by Diva Gigi
The Sewing Divas are pleased to report that we were overwhelmed and honored to receive such personal and vivid memoirs. We would like to thank everyone who participated, and I think you’ll agree when you read these stories that there is much more meaning to fashion than any of us could have imagined.
First Kathleen Fasanella of Fashion-Incubator gives us her story of the symbolism embodied in simple objects, the enduring bonds of friendship, overcoming adversity, the complexity of human relationships and the power of the bond between parent and child.
Scarpediem of Shoesense and Designer Ella of Kiss Me, Stace remind us, in this age of red carpet rented bling, that it is still possible for a single piece of jewelry to hold forever, within its small shape, indelible memories of younger days and deep friendships. In those worn and beloved surfaces, we see how we sowed the seeds of our future success and maturity, and we must be forever grateful for those life lessons.
Anne Francis points out that the big events of history such as the troubles of apartheid happen in the lives of real people, and she teaches us that one wedding dress can have the power to heal an entire family:
“M was born in a big city in Africa on choir practice night, and her mother asked a fellow choir member – an old college friend of mine, expatriate in that city – to be her godmother. M’s mother had diabetes, and in that city there was no medicine and no money. She died when M was a few months old. The M’s father got ill and in trouble. So her godmother took the baby as a fifth child into her own family. When she was 18 M met S, fell in love and found she was expecting a baby. There was a problem. M is black and S is white and his family (think apartheid-era South Africa, even though this was another country) would not acknowledge M, nor even look at the new grandson if they passed M and him in the town. M’s foster parents were due for long leave and they and M wanted family and friends in England to meet the baby. So she came with them. A couple of months later S followed her. M and the baby mattered more than his parents and home. So, in the intervals of radio therapy for newly diagnosed bone cancer, M’s foster mother took her shopping for a wedding dress. Nothing fitted or looked right and they were in despair when they came to lunch with me. Very tentatively I offered to make a dress, and they agreed. We went shopping for a pattern, and suddenly found a light primrose dupion that sang against M’s lovely complexion. Not knowing then about full bust adjustments I made a muslin with huge seam allowances and ripped and pinned until it fitted her 36 H bust. I bound the seam allowances with bias china silk, handstitched the zip and made it all as couture as I knew how. And on her wedding day I sat in the church, saw S, standing there with not a single member of his family and hardly any friends, turn to look at her as she came down the aisle, saw the look on his face and knew this was just about the most special dress I’d ever make. M’s foster mother died a few years ago, but M and S and family – two boys now – are living in England and doing well.”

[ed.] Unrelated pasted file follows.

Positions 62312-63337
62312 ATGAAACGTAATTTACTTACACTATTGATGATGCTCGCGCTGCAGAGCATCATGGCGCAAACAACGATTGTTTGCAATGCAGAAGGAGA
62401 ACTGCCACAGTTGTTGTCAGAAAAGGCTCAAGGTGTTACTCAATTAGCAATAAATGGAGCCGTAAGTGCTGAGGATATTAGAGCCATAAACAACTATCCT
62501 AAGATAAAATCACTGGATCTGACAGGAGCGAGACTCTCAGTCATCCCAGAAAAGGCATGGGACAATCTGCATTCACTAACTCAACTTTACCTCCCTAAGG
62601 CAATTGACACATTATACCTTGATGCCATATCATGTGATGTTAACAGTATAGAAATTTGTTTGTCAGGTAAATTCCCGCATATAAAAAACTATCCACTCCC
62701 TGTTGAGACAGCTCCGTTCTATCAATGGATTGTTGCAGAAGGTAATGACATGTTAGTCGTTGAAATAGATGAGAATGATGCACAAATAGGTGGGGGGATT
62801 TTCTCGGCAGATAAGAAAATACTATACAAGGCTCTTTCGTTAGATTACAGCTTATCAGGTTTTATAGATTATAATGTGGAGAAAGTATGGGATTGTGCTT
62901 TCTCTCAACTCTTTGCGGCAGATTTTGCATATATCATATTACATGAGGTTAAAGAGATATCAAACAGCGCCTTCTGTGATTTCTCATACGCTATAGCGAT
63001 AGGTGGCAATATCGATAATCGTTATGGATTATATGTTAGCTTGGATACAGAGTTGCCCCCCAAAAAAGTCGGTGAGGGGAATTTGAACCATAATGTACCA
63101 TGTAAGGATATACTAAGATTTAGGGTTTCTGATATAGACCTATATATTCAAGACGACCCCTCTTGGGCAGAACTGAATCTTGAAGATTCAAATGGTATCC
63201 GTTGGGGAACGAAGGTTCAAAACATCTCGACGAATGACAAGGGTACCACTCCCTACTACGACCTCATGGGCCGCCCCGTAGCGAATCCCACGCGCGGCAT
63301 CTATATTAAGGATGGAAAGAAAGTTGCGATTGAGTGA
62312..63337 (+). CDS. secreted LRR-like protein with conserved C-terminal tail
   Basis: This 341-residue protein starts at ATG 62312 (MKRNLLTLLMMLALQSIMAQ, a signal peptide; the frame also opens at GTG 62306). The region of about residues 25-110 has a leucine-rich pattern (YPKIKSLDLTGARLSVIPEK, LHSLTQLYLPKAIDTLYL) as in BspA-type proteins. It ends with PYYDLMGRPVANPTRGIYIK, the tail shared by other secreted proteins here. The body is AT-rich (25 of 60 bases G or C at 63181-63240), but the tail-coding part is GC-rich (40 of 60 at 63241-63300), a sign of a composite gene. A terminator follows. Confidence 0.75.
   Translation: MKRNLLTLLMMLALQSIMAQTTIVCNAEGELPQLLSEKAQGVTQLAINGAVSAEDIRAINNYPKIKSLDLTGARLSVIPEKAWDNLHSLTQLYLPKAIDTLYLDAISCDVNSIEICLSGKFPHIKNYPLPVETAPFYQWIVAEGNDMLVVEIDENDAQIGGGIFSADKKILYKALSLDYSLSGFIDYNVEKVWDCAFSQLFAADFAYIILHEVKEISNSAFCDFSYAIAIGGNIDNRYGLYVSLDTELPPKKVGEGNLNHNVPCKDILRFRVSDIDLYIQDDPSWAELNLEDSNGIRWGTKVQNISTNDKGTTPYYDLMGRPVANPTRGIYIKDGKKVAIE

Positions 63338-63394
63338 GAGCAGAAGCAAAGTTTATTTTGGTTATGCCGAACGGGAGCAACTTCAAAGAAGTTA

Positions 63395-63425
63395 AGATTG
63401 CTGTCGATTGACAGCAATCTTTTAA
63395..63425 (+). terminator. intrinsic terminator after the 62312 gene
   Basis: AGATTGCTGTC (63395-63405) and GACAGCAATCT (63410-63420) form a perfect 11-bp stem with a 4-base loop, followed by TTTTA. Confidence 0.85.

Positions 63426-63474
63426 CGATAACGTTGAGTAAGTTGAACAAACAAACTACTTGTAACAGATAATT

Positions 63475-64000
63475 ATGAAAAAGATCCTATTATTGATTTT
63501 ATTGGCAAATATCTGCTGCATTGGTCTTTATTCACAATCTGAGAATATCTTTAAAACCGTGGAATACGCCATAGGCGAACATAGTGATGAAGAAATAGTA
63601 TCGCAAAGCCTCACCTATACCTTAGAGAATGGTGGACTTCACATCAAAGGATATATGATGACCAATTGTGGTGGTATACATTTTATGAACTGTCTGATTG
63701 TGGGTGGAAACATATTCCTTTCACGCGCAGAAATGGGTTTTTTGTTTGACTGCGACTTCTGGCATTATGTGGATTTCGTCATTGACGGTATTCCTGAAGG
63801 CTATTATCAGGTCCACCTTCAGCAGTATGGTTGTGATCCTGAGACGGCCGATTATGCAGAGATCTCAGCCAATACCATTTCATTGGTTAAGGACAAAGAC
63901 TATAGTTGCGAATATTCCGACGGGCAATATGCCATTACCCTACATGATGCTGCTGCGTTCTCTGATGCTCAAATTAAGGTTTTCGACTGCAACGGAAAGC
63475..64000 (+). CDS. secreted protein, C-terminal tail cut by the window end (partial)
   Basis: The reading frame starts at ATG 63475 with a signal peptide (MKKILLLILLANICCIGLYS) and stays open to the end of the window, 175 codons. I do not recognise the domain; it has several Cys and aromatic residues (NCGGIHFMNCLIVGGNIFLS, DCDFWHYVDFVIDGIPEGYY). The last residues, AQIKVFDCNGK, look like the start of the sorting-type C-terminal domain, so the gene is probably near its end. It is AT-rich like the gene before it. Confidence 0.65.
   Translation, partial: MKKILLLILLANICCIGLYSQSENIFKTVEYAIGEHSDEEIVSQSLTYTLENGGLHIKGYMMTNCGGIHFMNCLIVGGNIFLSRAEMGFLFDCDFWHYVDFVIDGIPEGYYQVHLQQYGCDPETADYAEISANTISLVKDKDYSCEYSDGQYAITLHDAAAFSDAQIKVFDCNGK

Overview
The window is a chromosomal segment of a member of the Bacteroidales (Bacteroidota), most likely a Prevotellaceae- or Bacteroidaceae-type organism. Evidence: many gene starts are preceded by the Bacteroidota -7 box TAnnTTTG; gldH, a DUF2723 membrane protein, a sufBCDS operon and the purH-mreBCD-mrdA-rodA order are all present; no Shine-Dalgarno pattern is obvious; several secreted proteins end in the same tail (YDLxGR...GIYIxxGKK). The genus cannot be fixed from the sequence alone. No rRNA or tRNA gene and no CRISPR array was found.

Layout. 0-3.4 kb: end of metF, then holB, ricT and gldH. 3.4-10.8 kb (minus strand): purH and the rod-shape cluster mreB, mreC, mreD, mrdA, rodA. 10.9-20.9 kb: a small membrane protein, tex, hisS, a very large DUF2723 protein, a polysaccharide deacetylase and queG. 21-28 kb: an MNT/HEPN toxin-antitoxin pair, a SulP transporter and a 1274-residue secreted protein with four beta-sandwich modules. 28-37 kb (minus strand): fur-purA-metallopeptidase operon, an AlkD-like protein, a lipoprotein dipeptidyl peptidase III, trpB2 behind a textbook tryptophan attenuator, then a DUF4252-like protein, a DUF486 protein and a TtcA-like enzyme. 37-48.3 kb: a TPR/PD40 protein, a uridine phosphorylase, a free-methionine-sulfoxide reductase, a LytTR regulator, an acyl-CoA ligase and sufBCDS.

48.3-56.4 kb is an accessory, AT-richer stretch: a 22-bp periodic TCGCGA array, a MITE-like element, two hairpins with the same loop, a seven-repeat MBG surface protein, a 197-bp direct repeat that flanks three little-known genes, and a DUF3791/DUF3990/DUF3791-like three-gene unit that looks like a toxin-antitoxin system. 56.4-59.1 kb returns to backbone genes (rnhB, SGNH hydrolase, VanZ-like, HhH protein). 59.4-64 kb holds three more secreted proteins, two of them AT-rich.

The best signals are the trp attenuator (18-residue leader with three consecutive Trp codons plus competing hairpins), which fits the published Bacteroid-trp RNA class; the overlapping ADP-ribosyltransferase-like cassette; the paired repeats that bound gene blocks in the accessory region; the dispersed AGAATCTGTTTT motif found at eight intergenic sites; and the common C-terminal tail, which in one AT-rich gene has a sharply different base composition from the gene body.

Update 6/24/06: Anne has very generously shared with us a photo of M in her gorgeous wedding gown. I have to say that the color is just as I had imagined it would be!
And Patti tells us how a simple shirt binds a family to a departed but still beloved relative:
“When I was a young married, several eons ago, I would sew anything even if I didn’t have the skills and decided on a wild hare to sew a wool gabardine shirt for my husband. Now I had little experience with collars or the other necessities of shirt-dom but off I sewed. The sewing gods must have been watching because it turned out rather well for someone who had no business sewing such a shirt. What makes it special and makes us keep it today, even though over time it has mysteriously “shrunk” and no longer fits my fella, is that I made it of Forstmann wool gabardine that had been dyed under my husband’s father’s supervision when he was in the dyeing business at Forstmann. We had sample lengths left from practice runs and that’s what this shirt is made from. My husband’s father had died unexpectedly at age 42 when my husband was in high school and that made this sewing project very special to him.”
…and there are more! If you tune into our blog over the next few days we will share them all with you because they are all stories that deserve to be heard.
Ann, Els, Georgene, Gigi, Mary Beth & Phyllis ~ The Sewing Divas